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ACC chair sets out his vision for the Communion

Posted on: October 12, 2016 5:57 PM
Archbishop Paul Kwong shortly after his election as chair of the Anglican Consultative Council at the ACC-16 meeting in Lusaka in April.
Photo Credit: ACNS
Related Categories: Abp Kwong, ACC, Anglican Communion, Global, Hong Kong

[ACNS, by Adrian Butcher] Being proactive, building links and bringing peace to a world in turmoil – those are the main tasks ahead for the Anglican Communion and its leaders, according to the chair of the Anglican Consultative Council, Archbishop Paul Kwong.

Archbishop Paul – the Primate of Hong Kong – is celebrating his first six months in the post. He is the first serving Primate to be elected to the role. Speaking to ACNS, he said it was vital for the Communion to be relevant.

“We are not simply a body of churches,” he said. “We have a mission to do – to serve the world, especially in areas where there is lots of conflict, human trafficking and terrorism.

“It seems to me there is no safe place in the world today. We have to help people find peace in their lives and in their hearts. This is the gospel we have to bring to the world.”

He urged the Communion to continue to pray for peace.

“There is no peace in the hearts of most people,” he said. “Wherever you go, you see so much conflict, confrontation, polarisation. It is very sad. We need to pray.”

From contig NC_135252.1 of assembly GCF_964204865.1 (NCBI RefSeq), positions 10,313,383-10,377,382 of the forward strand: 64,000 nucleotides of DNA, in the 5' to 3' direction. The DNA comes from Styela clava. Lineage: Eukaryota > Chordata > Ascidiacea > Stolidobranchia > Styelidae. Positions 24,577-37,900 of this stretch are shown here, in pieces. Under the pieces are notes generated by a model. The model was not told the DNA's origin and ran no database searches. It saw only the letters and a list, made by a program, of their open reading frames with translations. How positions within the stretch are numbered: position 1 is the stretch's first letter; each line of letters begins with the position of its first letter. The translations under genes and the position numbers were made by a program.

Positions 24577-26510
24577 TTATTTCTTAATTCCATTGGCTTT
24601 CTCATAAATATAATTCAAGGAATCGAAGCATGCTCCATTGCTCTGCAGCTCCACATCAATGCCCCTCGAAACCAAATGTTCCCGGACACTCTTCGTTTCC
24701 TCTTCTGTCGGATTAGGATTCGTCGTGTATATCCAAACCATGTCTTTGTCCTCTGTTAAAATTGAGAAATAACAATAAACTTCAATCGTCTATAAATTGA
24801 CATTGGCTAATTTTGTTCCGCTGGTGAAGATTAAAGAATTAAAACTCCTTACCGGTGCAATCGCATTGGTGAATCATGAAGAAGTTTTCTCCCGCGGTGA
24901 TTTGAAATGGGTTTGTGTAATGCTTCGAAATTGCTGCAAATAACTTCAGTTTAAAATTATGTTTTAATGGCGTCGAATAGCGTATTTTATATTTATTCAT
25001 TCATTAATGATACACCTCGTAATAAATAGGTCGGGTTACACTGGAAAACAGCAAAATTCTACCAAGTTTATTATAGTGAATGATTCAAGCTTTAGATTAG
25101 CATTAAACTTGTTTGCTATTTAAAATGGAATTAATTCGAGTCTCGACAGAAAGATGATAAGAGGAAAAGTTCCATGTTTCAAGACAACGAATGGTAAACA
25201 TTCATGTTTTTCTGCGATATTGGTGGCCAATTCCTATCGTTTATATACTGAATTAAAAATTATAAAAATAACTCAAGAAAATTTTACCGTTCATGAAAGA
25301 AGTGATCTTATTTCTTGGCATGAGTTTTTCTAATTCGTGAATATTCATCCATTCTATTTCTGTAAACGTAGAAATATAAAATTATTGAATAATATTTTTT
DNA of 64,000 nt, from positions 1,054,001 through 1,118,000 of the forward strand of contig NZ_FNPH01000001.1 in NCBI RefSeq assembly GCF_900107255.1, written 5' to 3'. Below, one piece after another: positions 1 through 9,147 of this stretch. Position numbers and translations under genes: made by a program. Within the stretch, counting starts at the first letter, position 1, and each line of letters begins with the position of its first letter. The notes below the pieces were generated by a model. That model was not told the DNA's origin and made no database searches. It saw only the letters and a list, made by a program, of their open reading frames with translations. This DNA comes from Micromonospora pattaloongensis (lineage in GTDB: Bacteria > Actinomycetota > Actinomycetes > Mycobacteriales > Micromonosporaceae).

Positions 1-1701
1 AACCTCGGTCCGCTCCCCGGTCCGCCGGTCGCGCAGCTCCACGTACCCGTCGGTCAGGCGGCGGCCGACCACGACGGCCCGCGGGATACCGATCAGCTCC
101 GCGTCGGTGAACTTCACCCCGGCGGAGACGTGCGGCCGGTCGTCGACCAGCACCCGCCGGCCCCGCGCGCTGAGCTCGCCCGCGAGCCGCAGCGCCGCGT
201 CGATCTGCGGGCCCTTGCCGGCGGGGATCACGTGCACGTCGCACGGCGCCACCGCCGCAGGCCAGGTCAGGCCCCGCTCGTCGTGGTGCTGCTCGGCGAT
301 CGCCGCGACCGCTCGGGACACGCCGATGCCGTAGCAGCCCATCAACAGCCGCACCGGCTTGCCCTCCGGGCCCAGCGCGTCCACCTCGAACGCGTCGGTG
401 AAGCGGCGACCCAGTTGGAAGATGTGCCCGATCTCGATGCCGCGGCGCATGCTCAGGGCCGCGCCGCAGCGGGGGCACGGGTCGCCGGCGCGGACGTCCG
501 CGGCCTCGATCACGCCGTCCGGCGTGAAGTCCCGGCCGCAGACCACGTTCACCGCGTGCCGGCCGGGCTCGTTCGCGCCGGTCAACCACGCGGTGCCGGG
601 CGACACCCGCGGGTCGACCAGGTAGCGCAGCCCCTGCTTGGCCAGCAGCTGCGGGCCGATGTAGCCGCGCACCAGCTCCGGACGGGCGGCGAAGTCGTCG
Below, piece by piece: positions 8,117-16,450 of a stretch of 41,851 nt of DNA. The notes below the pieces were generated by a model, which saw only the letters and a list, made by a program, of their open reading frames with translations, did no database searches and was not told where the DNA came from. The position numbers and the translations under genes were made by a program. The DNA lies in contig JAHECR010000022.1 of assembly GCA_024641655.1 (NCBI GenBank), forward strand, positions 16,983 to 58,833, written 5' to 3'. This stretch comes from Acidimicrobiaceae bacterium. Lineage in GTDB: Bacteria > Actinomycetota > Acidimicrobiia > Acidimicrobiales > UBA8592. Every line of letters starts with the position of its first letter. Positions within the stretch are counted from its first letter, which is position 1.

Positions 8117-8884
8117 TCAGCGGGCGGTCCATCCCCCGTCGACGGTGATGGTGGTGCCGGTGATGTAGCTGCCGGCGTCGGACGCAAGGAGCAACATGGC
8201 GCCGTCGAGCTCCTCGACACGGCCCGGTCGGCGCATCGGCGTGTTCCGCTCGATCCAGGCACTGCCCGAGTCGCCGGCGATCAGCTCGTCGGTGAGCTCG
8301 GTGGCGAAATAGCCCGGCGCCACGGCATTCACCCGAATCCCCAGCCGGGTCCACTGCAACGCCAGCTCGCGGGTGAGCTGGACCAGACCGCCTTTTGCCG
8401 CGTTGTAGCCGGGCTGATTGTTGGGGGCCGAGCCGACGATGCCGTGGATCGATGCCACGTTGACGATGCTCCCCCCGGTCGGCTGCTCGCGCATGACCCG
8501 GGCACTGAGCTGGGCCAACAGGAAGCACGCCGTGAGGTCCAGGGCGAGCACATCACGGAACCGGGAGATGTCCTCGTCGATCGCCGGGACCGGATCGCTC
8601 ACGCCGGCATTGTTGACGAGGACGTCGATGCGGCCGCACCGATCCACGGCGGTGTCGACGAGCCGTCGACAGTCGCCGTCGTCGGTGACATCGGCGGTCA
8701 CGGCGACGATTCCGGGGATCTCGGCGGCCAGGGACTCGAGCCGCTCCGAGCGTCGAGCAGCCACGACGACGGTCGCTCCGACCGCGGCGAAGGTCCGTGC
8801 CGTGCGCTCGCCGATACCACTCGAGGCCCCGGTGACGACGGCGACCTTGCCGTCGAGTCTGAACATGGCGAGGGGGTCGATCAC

Archbishop Paul acknowledged there were divisions within the Communion, especially on issues such as same-sex marriage. But he said he hoped people would remain committed to working out their differences.

“I want the Standing Committee to be proactive and not defensive. I want us to take the initiative and reach out to the people who like us – and those who ‘loathe’ us! After all, we are brothers and sisters – we are not enemies.

“There are no enemies in our family. Yes, we have people who have different views, who think differently but that doesn’t mean we cannot talk to each other.”

Archbishop Paul said he hoped people would remain together in spite of any disagreement.

“In reality, people are free to choose whether to stay and walk together or not,” he said. “But, as chair of the ACC, I don’t want to see anyone walk away.”

The archbishop has spent his time in office so far working behind the scenes – meeting people and trying to bring people together. One meeting will see the Presiding Bishop of the US-based Episcopal Church, Bishop Michael Curry, meet primates from south east Asia.

“Connecting people is a really important part of the job,” he explained. “We have committed to walk together – so it is one of the main things I must do.”